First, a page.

Compiling these playlists was an educational experience, to say the least! I had no idea there were so many Cold War-themed songs out there (here is a categorical list) - and covering such a range of genres.
  1. Intro CONELRAD Radio Alert 'Real Thing' (WBEN AM, Buffalo, NY)
  2. Slim Gaillard Quartette: Atomic Cocktail (background)
  3. Fay Simmons: You Hit Me Baby Like An Atomic Bomb (background)
  4. The Kavaliers: Get That Communist, Joe (background)
  5. The Buchanan Brothers: Atomic Power (background)
  6. Groucho Marx: Civil Defense Spot: Excellent Chances
  7. Amos Milburn: Atomic Baby (background)
  8. Doris Day: Tic, Tic, Tic (background)
  9. The Five Stars: Atom Bomb Baby (background)
  10. Carson Robison: I'm No Communist (background)
  11. Civil Defense Spot: How Much Time Do We Have (Keep Working)
  12. The Talbot Brothers of Bermuda: Atomic Nightmare (background)
  13. Skip Stanley: Satellite Baby (background)
  14. Wanda Jackson: Fujiyama Mama (background)
  15. Bill Haley and His Comets: Thirteen Women (And Only One Man) (background)
  16. Bob Hope: Civil Defense Spot: Pattern of Survival
  17. Hank Williams: No, No Joe (background)
  18. Hawkshaw Hawkins: When They Found The Atomic Power (background)
  19. Arthur 'Big Boy' Crudup: I'm Gonna Dig Myself A Hole (background)
  20. Josephine Premice: Leave De Atom Alone
  21. Dennis James (Announcer); Leo Hoegh (Civil Defense Director)
  22. Billy Chambers: Fallout Shelter (background)
  23. Sheldon Allman: Radioactive Mama (background)
  24. Teresa Brewer: Satellite (background)
  25. Walker Edmiston as Barky: I Dreamt I Saw Khrushchev (In A Pink Cadillac) (background)
  26. Art Linkletter: Civil Defense Spot: Don't Use the Phone!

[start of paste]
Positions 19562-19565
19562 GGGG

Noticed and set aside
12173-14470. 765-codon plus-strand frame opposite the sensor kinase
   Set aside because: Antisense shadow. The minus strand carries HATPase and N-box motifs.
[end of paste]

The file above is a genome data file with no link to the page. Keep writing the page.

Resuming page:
27. Al Rex: Hydrogen Bomb (background)
  28. Jackie Doll and his Pickled Peppers: When They Drop The Atomic Bomb (background)
  29. Sir Lancelot: Atomic Energy (background)
  30. Homer Harris (with Muddy Waters): Atomic Bomb Blues (background)
  31. Eddie Hill: I Changed My Mind
  32. Lowell Blanchard and the Valley Trio: Jesus Hits Like An Atom Bomb (background)
  33. Floyd Tillman: This Cold War With You (background)
  34. Civil Defense Spot: Take The Step (Grandma's Pantry)
  1. Civil Defense Spot: CONELRAD 'Test Announcement'
  2. Dick 'Two Ton' Baker: Bert The Turtle (The Duck And Cover Song) (background)
  3. Sheldon Allman: Crawl Out Through The Fallout (background)
  4. Karl and Harty: When The Atom Bomb Fell
  5. Jim Eanes: They Locked God Outside The Iron Curtain
  6. Sammy Salvo: A Mushroom Cloud (background)
  7. Tony Bennett: Civil Defense Spot: Nuclear Attack
  8. H-Bomb Ferguson: Rock H-Bomb Rock (background)
  9. Roosevelt Sykes: Sputnik Baby (background)
  10. Sonny Russell: Fifty Megatons (background)
  11. Linda Hayes with the Red Callender Sextette: Atomic Baby (background)
  12. Civil Defense Spot: Alert Today, Alive Tomorrow (Short film, 8:58 min) 
  13. Ray Anderson: Stalin Kicked The Bucket (background)
  14. Warren Smith: Uranium Rock (background)
  15. The Louvin Brothers: Great Atomic Power (background)
  16. Fred MacMurray: Civil Defense Spot: Family Fallout Shelter Booklet
  17. Tommy James: The Commies Are Coming
  18. Tom Lehrer: We'll All Go Together When We Go (background)
  19. The Cuff Links: Guided Missiles (background)
  20. Ray Anderson and the Homefolks: Sputniks And Mutniks (background)
  21. Civil Defense Spot: CONELRAD, Sounds Pretty Complicated
  22. The Goldwaters: Down In Havana
  23. Marty Robbins: Ain't I Right (background)
  24. The Commodores: Uranium (background)
  25. Civil Defense Spot: Take the Step (Four Wheels To Survival)
  26. Jack Holden and Frances Kay: The Fiery Bear (background)
  27. The Crown City Four: Watch World War Three (On Pay TV) (background)
  28. Al Rogers and his Rocky Mountain Boys: The Hydrogen Bomb (background)
  29. Elton Britt: The Red We Want Is The Red We Got
  30. Pat Boone: Civil Defense: Warning Signals
  31. Mike Fern, Mike (aka Mike Fernandez): A Bomb Bop (background)
  32. Carl Mann: Satellite No. 2 (background)
  33. Mike and Bernie Winters: Fallout Shelter (background)
  34. Hank King with Bud Williams and his Smiling Buddies: Your Atom Bomb Heart (background)
  35. Civil Defense Spot: In Time Of Emergency (Not Contagious) (Short film, 25 min)